• Don’t change the kitty litter if you have a cat. You risk developing an infection called toxoplasmosis that can be found in cat feces. Discuss the potential risks of any pets besides dogs and cats with your transplant team.
  • Don’t drink alcohol, including nonalcoholic beer, which still contains a small amount of alcohol. Alcohol can interfere with your medications that help prevent organ rejection.

4. Get active and stay active.

In general, you can return to regular activities as soon as you feel better after your transplant. Your care team will work with you to create a post-surgical exercise plan that meets your needs and fits your interests. This can also include breathing strategies.

I recommend that patients start with stretching and walking after surgery. These activities will help you regain strength and range of motion. Keep in mind, though, that your initial recovery can take months. No matter how long it’s been since your transplant, increasing activity gradually is a good idea.

In general, you should avoid contact sports after a lung transplant. If you’re not sure if an activity is appropriate, talk to your transplant team.

5. Enjoy sexual activity, but consider birth control. 

Like most physical activities, sex after lung transplant is limited only by physical symptoms. When you’re ready, feel free to engage in the sexual activities and positions that work for you. However, if you’re of child-bearing age, birth control is a necessity.

Some post-transplant medications can be dangerous to a developing fetus. For this reason, we recommend using two forms of birth control. If you are considering having a child after your lung transplant, work with your transplant team to adjust medications before having unprotected sex.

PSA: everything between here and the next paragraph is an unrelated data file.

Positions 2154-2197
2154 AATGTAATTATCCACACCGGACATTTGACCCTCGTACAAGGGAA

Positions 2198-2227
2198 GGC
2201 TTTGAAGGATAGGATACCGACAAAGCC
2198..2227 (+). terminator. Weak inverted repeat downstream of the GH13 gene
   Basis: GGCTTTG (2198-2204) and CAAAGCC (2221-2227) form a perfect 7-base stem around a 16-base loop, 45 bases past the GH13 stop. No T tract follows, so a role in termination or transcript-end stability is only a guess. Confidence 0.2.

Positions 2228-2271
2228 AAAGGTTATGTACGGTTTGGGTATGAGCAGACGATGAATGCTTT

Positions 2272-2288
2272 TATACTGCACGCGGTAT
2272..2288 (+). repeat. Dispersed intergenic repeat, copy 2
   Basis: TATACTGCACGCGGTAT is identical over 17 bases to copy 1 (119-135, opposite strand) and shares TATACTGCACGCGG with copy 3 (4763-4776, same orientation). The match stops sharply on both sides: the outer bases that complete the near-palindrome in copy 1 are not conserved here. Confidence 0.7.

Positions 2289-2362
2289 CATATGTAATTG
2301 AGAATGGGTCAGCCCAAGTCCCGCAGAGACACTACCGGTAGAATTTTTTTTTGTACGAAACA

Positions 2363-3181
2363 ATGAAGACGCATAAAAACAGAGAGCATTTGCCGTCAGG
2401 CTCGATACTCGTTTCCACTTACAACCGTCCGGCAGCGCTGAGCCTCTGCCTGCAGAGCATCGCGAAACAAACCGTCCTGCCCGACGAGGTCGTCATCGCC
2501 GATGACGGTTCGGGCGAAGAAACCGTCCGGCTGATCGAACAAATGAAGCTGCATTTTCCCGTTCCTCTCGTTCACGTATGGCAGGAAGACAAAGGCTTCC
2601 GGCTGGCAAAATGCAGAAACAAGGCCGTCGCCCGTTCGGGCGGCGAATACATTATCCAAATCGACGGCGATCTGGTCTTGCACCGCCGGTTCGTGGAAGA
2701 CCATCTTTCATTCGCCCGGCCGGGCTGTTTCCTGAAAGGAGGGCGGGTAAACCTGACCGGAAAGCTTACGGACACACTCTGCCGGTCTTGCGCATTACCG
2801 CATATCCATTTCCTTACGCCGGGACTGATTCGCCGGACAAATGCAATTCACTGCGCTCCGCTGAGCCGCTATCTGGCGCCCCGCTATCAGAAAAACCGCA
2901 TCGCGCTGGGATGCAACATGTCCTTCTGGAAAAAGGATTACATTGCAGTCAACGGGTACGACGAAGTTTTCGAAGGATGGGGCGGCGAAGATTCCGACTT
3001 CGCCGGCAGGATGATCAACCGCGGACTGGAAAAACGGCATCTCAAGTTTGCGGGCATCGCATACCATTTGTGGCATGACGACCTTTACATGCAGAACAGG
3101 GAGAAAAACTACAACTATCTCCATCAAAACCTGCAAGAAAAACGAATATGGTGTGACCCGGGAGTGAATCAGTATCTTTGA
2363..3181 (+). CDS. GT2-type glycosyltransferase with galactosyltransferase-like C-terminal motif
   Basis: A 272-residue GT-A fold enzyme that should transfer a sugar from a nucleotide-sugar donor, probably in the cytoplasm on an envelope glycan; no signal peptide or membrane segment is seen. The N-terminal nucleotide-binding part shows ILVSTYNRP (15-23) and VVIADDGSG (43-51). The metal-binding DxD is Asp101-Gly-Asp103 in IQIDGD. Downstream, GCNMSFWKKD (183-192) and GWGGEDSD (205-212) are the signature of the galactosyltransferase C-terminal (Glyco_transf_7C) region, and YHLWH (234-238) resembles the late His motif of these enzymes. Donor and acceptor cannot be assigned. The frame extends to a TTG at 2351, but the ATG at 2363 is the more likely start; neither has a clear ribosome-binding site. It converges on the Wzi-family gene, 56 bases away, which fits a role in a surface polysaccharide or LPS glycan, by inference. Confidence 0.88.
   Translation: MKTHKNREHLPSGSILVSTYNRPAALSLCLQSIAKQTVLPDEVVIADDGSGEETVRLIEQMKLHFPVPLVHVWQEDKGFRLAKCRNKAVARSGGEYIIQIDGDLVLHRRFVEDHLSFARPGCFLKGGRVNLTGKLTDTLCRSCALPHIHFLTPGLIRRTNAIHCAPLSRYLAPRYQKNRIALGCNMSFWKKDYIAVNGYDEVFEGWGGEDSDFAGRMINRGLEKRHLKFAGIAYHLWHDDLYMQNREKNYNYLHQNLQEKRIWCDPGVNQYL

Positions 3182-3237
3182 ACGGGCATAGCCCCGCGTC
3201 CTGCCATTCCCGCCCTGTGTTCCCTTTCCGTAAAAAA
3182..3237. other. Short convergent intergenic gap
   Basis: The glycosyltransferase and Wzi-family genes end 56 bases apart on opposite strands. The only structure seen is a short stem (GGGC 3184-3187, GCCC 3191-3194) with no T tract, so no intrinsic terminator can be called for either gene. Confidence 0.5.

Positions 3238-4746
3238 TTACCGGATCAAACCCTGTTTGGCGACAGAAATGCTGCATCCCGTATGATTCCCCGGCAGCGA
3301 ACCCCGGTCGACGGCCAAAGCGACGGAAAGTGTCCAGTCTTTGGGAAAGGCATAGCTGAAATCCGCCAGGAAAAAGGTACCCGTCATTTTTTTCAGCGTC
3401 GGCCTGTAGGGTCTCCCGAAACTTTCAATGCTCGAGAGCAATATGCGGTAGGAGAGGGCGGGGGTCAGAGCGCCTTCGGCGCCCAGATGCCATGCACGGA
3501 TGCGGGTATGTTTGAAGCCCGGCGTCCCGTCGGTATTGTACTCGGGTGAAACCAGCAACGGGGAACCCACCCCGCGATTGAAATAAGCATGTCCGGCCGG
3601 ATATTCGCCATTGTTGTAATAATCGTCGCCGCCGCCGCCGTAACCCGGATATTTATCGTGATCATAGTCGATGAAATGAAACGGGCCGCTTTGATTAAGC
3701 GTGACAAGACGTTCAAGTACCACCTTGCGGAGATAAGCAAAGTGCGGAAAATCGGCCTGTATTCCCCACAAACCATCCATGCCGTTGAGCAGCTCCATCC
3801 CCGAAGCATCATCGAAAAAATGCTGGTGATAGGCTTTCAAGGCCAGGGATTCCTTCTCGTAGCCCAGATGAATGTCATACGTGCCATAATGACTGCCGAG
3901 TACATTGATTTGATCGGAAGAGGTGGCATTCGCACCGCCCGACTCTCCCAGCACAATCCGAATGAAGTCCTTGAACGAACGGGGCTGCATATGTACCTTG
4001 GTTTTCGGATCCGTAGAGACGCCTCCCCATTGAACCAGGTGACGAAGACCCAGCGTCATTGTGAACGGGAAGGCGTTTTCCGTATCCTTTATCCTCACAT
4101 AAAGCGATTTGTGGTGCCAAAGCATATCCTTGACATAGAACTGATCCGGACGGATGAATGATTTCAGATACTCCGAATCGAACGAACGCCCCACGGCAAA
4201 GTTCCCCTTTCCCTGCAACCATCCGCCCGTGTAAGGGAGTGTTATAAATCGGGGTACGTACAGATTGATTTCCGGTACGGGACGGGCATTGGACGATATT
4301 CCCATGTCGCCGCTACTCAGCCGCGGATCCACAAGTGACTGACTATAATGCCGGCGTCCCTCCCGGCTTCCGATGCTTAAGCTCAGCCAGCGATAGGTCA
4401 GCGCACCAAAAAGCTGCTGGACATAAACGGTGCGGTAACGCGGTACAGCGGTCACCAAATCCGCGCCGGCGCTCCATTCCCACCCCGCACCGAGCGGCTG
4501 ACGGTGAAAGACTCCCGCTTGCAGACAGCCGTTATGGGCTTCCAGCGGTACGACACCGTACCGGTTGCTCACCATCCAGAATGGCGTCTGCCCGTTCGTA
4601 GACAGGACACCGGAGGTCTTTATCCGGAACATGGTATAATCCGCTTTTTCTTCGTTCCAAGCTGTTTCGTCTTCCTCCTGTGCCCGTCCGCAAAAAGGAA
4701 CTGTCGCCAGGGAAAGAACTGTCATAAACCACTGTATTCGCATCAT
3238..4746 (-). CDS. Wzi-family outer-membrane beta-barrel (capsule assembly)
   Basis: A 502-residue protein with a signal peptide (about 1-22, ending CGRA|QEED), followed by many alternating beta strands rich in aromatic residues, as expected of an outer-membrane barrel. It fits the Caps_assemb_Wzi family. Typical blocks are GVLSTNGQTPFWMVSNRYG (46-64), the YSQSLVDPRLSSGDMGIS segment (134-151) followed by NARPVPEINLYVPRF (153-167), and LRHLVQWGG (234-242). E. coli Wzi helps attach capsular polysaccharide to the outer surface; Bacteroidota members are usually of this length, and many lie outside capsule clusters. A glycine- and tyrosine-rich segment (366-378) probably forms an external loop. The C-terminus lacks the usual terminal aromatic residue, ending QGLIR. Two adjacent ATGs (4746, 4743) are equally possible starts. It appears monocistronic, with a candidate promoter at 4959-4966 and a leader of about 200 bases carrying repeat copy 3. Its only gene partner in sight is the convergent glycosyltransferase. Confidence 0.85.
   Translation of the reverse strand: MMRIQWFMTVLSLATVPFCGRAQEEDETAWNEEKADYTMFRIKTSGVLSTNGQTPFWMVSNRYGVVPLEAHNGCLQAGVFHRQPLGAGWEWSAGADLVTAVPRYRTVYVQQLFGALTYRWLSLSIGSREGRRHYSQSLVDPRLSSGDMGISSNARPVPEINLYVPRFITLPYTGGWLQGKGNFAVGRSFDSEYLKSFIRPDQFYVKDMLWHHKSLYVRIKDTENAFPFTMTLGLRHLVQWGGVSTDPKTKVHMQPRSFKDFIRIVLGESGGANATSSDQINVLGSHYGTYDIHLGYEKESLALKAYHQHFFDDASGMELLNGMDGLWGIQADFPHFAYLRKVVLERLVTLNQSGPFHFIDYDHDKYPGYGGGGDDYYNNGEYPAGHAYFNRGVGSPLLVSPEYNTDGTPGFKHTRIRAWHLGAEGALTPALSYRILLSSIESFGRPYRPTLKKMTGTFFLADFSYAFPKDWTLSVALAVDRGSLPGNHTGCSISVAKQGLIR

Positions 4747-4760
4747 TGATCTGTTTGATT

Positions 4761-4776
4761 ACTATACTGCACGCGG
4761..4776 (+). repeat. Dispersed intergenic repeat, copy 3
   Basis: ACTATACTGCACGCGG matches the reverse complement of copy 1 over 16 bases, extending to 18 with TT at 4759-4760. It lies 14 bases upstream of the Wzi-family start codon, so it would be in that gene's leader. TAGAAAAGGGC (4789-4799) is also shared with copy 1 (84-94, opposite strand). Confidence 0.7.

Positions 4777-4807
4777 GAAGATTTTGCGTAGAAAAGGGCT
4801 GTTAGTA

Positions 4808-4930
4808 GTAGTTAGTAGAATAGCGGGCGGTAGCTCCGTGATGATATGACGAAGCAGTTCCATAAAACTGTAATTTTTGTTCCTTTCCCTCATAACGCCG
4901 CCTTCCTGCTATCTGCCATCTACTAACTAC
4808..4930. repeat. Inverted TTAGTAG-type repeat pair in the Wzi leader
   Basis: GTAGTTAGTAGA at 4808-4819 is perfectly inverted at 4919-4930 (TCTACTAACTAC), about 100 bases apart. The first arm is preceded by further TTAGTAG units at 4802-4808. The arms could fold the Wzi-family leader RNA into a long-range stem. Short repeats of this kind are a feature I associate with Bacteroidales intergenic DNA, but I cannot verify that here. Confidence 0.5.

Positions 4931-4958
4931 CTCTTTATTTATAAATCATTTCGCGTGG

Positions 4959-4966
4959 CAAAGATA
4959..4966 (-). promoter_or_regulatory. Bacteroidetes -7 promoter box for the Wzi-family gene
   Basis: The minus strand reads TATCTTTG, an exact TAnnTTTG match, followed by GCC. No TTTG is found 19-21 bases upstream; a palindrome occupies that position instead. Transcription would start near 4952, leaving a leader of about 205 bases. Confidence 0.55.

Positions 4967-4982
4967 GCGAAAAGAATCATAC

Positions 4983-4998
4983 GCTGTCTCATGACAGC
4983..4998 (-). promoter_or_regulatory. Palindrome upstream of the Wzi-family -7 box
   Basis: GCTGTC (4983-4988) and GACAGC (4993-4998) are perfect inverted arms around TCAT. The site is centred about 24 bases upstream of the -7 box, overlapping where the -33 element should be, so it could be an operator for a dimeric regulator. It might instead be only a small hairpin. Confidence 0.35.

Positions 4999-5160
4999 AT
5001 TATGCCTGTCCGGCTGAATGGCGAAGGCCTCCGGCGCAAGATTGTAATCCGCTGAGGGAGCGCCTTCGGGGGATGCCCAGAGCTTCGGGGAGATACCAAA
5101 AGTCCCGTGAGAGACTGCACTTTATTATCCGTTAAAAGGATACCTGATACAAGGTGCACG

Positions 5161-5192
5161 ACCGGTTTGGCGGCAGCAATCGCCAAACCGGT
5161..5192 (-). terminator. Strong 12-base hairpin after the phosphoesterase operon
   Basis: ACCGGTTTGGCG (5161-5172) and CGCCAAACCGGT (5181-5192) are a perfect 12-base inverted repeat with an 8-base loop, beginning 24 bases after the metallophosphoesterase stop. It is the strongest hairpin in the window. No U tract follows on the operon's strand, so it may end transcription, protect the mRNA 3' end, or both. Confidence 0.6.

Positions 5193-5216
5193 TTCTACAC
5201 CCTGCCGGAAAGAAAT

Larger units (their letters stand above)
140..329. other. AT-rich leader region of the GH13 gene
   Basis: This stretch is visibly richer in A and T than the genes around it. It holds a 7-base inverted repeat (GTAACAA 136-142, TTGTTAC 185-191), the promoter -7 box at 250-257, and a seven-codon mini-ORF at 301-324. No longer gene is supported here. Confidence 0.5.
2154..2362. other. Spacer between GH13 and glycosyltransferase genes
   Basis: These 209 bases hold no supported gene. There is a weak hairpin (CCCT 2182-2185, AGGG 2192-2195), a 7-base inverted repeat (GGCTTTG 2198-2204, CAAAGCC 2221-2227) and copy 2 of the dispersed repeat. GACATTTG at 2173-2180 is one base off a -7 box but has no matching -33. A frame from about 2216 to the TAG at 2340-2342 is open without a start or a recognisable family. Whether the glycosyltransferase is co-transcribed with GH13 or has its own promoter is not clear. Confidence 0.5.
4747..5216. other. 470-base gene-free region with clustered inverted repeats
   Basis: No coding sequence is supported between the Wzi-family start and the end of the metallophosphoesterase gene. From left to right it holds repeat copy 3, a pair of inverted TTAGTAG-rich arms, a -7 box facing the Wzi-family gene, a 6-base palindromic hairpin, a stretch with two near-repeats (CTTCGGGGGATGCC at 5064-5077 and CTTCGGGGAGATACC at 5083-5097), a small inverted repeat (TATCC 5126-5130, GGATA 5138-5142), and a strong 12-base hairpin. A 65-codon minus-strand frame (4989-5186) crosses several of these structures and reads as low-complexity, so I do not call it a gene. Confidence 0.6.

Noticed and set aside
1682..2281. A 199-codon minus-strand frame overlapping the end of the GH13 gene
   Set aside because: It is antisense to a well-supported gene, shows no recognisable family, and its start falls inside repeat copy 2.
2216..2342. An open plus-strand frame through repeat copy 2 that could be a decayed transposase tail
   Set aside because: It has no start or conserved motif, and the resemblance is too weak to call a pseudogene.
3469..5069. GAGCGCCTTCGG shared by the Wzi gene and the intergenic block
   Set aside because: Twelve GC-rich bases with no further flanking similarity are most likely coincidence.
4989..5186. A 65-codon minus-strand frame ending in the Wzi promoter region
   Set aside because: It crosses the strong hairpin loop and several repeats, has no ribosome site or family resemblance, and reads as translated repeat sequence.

6. Find ongoing support for both the patient and the caregiver.

Being evaluated and waiting for a transplant are stressful times. It’s easy to overlook how overwhelming the recovery and return to “normal” can be — for patients and their caregivers as well.

From my perspective, there’s no one better than another patient or caregiver to provide insight and support on how to handle all of these things. This is true both before and long after surgery. At the Temple Lung Center, we have a support group for transplant candidates, patients, and caregivers as well. Talk to your transplant team about participating. They will connect you with people who have personal experience with lung transplant.

You can also find incredible disease-specific support groups. I recommend the Wescoe Foundation for Pulmonary Fibrosis and the Pulmonary Fibrosis Foundation. Both of these organizations provide resources and support for patients and families.

7. If you had a single lung transplant, don’t forget about the lung left behind.

Most lung transplant patients have had fibrosis or emphysema. This means a single transplant is still leaving one diseased lung behind. Even if the transplanted lung is working perfectly, your transplant team will still want to keep an eye on the remaining lung.

At our center, we perform a CT scan on the chest at least once a year. This helps us watch for nodules and other potential problems. We also work closely with patients and caregivers to manage any disease in this lung. Sometimes inhaler therapy or additional imaging is appropriate. At the Temple Lung Center, we work together to manage the health of all lungs.

Consult an expert

Many of our lung transplant patients come to us when other doctors and centers say they don’t have any more options to offer a patient with a serious lung disease. At Temple, we do more lung transplants than any other transplant program in the country.

Request an appointment today with one of our lung experts or call 800-TEMPLE-MED.

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Kevin Carney, MSN, CRNP, CCTC

Kevin Carney, MSN, CRNP, CCTC, Director, Temple Lung Center and Nurse Practitioner, Temple Department of Thoracic Medicine & Surgery.